Feast of Wire: 20th Anniversary Deluxe Edition
I am cemented to the memory of the first time I heard the intro to “Quattro (World Drifts In).” John Convertino’s percussion is the definition of finesse. It’s border town rhythm with a side of seduction. Your hips involuntarily move to this. Then Joey Burns slithers in, coils up, and strikes with the lyrics.
Love the run but not the race. All alone in a silent place. World drifts in…
Boom. I called 2003, “the year of Calexico.” As a radio host, I might have overplayed it, if that’s possible.
This seems to be the year of the anniversary of so many of the great albums born in the golden early 2000s. “Back in my day,” we can now say without feeling ancient. “How can it be twenty years? I still feel (you plug in what works).”
The 20th Anniversary Deluxe Edition of Feast of Wire is as expected but with some great surprises.
If you don’t own the original release, go ahead and listen through the first disc (or record if you scored the three-LP vinyl). These remastered tracks will set the tone for one of the most place-centered sounds any band in my memory has produced. Tucson is calling. The mystery of the border. The flamenco palmas accenting Calexico’s cover of the Love original, “Alone Again Or” (included on vinyl for the first time), and the Tex-Mex ballad croon of “Sunken Waltz” that would have been a fine accompaniment to anything Sam Shepard could sling. “Dub Latina” is a traditional instrumental comfort zone, with some time to think about the album’s central theme: migration across the southern border. How relevant this still is. It’s beautifully expressed, whether you listen at musical face value or dig deeper into the issue at hand.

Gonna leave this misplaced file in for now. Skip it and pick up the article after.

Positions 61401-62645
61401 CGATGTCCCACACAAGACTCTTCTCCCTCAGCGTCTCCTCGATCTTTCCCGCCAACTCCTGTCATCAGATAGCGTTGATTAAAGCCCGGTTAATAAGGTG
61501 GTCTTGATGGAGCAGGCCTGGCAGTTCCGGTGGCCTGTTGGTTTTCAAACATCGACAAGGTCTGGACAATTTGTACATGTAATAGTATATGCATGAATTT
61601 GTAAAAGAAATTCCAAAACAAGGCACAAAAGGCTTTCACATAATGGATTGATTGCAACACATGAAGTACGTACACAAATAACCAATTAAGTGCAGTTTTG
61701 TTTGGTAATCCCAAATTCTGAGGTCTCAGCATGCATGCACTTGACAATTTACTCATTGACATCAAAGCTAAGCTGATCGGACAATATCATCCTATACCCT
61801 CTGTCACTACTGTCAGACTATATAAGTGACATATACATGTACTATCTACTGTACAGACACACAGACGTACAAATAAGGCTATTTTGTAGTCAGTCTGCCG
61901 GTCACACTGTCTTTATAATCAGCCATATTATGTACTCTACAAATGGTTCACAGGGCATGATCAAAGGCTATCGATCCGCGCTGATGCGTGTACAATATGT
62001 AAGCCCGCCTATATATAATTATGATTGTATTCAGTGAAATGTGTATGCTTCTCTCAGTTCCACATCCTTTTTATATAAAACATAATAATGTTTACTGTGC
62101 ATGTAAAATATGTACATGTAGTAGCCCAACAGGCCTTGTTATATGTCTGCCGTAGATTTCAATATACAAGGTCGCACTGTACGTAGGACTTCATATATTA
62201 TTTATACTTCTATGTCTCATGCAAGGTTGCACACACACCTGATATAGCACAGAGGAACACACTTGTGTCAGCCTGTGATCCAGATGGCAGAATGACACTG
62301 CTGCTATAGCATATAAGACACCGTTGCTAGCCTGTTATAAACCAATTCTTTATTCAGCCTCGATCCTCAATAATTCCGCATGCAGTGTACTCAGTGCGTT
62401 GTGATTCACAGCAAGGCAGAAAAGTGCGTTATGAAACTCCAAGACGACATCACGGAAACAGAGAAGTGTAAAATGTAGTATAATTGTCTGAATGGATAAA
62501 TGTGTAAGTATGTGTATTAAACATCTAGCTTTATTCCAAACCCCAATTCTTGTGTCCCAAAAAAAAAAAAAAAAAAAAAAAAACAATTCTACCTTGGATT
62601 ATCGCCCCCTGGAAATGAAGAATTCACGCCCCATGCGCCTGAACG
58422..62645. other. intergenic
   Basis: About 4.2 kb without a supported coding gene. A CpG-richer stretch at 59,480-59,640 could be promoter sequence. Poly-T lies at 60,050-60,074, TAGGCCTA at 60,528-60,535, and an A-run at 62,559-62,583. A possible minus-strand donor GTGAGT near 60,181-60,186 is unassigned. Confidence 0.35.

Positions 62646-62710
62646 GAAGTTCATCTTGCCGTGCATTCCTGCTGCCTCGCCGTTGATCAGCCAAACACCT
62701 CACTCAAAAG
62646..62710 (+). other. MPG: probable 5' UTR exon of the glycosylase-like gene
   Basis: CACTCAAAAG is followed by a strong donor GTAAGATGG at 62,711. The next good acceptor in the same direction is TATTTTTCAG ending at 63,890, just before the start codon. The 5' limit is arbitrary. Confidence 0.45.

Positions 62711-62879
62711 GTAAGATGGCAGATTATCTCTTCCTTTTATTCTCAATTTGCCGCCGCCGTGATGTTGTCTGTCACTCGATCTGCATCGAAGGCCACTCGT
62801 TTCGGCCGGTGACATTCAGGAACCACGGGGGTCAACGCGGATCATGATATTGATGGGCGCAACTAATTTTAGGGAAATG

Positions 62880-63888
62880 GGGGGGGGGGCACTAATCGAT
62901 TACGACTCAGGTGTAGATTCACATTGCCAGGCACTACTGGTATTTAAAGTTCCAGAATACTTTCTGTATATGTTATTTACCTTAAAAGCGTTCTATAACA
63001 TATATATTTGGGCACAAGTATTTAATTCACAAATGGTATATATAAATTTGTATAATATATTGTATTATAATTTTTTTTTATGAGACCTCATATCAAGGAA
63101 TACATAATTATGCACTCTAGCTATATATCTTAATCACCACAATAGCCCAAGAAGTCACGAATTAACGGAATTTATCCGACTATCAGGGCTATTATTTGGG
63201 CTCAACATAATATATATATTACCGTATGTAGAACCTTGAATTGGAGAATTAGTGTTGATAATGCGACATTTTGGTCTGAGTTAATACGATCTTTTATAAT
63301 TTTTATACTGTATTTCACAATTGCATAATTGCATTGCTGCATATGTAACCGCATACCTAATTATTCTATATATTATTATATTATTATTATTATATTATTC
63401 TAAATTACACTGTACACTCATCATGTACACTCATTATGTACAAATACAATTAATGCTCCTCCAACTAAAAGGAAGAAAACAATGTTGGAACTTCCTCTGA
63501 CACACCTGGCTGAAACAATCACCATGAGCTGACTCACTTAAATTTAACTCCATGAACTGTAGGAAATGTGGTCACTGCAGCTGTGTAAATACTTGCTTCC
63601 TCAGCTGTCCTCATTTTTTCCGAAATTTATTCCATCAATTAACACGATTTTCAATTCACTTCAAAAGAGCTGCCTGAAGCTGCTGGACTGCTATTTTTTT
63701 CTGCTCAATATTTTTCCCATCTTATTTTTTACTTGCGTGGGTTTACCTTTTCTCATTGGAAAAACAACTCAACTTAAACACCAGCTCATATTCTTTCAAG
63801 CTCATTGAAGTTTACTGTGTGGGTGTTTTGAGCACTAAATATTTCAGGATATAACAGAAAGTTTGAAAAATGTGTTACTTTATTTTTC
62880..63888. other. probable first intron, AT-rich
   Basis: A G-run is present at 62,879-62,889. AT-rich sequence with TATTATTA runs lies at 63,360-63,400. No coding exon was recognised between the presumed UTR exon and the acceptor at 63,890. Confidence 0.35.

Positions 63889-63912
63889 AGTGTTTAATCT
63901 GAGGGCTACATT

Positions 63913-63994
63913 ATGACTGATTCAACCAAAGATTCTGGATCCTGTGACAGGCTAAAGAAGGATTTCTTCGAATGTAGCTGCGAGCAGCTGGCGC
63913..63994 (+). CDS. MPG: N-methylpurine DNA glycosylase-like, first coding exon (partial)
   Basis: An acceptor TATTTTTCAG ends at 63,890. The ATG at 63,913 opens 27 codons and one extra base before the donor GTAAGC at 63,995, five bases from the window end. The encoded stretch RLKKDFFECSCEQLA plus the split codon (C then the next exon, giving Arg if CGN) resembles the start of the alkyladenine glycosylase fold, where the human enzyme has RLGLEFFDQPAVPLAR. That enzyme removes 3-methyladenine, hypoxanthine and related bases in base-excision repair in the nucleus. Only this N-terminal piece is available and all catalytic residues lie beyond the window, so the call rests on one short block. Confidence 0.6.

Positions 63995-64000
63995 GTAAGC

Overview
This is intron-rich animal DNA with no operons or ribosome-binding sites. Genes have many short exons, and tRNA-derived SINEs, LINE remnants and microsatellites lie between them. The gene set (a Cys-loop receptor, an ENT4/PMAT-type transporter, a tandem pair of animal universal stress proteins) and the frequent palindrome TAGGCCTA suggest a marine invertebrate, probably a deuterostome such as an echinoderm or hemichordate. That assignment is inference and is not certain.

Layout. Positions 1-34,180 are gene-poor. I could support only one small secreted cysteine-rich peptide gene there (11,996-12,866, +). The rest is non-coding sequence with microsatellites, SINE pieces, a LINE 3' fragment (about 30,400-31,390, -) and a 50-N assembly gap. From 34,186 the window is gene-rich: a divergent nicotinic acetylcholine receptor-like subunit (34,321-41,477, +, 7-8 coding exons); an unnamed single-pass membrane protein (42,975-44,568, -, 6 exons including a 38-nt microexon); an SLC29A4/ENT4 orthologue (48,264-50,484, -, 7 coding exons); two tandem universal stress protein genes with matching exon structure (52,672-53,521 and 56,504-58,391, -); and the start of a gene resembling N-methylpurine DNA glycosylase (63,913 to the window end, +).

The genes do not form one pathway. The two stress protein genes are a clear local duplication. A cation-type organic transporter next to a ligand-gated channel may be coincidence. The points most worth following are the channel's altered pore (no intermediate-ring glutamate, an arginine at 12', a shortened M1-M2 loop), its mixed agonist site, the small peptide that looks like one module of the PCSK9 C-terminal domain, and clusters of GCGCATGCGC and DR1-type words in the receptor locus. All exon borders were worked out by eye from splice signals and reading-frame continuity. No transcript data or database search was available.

One of the best surprises for me is the bonus live album, More Cowboys in Sweden, featuring recordings from the China Theater in Stockholm. “Not Even Stevie Nicks,” which is in my top three favorites of any album, gets a lovely pared-down, but not stripped-naked treatment in the live performance. The original track had that Buckingham essence that couldn’t be unheard, mixed with a melancholy lyric. We know what happened. Somehow Joey Burns can paint infinite sadness with a whimsical watercolor filter. Beauty among the ruin.
The live version of “Güero Canelo” gives us a chance to actually hear the full lyric, which on the original was distorted for effect but plays out just as well without the fuzz. This is that “place-centric” sound that I love about Calexico. Even the “Nashville Sound” is going through an identity crisis. Calexico puts a pin on the map. It’s partly holed up at Wavelab studio in Tucson with time to burn, pushing ideas to analog tape, and it’s partly out on the arroyos of the Sonoran, where stories and painted sunsets melt together.
Twenty years later, these tracks hold their magic and ask you to revisit them often. Some of us never left them. We now have the gift of an expanded journey.